November’s Full Moon was one of the most important of the year for Northern American communities. Most commonly known as the Full Beaver Moon, this Full Moon marked a time when rivers would begin to freeze over, making it impossible to set out traps. Many Native American tribes, including the Cree, Arapaho and, Abenaki tribes, called November’s full moon the “Moon When Rivers Start to Freeze”.
With the changing of the seasons, November’s full moon marks the beginning of the end. This year, it is the very last full moon before the winter solstice, which makes it the Mourning Moon according to Pagan tradition. In many different cultures, November’s full moon is intimately connected with death and loss, on both a literal and symbolic level. The Celts, for instance, called it the Reed Moon, comparing the mournful music made by wind instruments to the ghoulish sounds of spirits being drawn into the underworld. And, not without good reason…the Full Mourning Moon marks a dangerous time of the year where people could easily slip into the underworld with a single misstep.
We may enjoy the luxury of winter coats and central heating, now but, freezing to death during the long, dark winters used to be a very real threat to early inhabitants of Northern America. In order to survive, making warm winter clothing out of beaver fur was crucial for American colonists and Native American tribes. This is why November’s full moon is also known as the Beaver Moon. During this month, beavers are very active, working hard on dam construction and this was a good time to start harvesting their fur. Missing the timing for this would mean death for these early Northern American communities. This name drives home the importance of November’s full moon as a signal for these Native American tribes to begin trapping beavers before it was too late, as well as to complete their preparations for the darkest depths of winter.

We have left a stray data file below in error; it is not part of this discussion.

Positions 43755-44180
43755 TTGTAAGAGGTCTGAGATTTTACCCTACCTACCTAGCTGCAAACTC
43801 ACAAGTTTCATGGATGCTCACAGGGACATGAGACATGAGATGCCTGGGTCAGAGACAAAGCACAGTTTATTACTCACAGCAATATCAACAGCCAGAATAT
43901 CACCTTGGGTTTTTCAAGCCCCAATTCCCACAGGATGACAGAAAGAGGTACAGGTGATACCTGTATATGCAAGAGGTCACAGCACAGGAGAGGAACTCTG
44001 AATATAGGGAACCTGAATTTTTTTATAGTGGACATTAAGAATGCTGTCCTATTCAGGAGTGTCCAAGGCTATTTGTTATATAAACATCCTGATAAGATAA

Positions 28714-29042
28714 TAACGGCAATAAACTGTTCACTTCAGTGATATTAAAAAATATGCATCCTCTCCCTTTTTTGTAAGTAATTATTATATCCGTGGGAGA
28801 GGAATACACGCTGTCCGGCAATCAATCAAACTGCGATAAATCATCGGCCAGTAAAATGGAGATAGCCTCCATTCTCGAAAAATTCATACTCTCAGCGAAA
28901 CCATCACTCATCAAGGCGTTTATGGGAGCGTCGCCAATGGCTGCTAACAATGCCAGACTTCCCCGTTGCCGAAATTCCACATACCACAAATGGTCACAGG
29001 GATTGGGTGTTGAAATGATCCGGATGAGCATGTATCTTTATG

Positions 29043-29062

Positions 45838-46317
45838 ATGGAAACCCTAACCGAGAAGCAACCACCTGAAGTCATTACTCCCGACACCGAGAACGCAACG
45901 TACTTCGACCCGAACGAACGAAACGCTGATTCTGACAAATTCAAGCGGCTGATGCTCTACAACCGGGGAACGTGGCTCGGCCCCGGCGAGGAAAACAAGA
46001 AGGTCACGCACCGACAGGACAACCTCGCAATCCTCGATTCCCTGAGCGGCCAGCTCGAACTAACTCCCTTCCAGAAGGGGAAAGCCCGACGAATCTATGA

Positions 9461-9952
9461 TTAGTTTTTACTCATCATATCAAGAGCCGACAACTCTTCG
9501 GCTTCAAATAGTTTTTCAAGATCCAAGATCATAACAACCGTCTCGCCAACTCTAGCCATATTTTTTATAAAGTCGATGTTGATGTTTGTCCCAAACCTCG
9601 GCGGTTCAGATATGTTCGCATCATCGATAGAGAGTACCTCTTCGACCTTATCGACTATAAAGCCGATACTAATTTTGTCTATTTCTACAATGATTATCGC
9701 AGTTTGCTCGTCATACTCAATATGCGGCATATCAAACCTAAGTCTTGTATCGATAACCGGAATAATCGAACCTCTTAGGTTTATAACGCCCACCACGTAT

For the Pagans, on the other hand, the final stage of their winter preparations involved the very important process of “mourning”, which is why they call the last moon before the winter solstice the Mourning Moon. After a full year of accumulating possessions, both physically and otherwise, the Mourning Moon is the perfect time to let go of old, unnecessary things, while giving yourself permission to mourn their passing. Practicing Pagans may perform a moonlit ritual where they write down the things they want to rid themselves of and ask their Goddess for help in removing unwanted burdens.
Pagan traditions aside, anyone can benefit from taking the time to self-reflect and to let go. Take advantage of the Full Mourning Moon this November to look back on your year. Take stock of your desires, ambitions, mental and behavioral habits and, the people you spend your energy on. Clean your living and work spaces and, sort out the physical objects that are not contributing to your well-being. Take the time to fully mourn and let go of anything, or anyone, that does not bring you joy, so that you can begin to move forward, unfettered, towards a lighter and happier new year.
100% illumination occurred at 12:39am EST.
Howl for me… ~Vic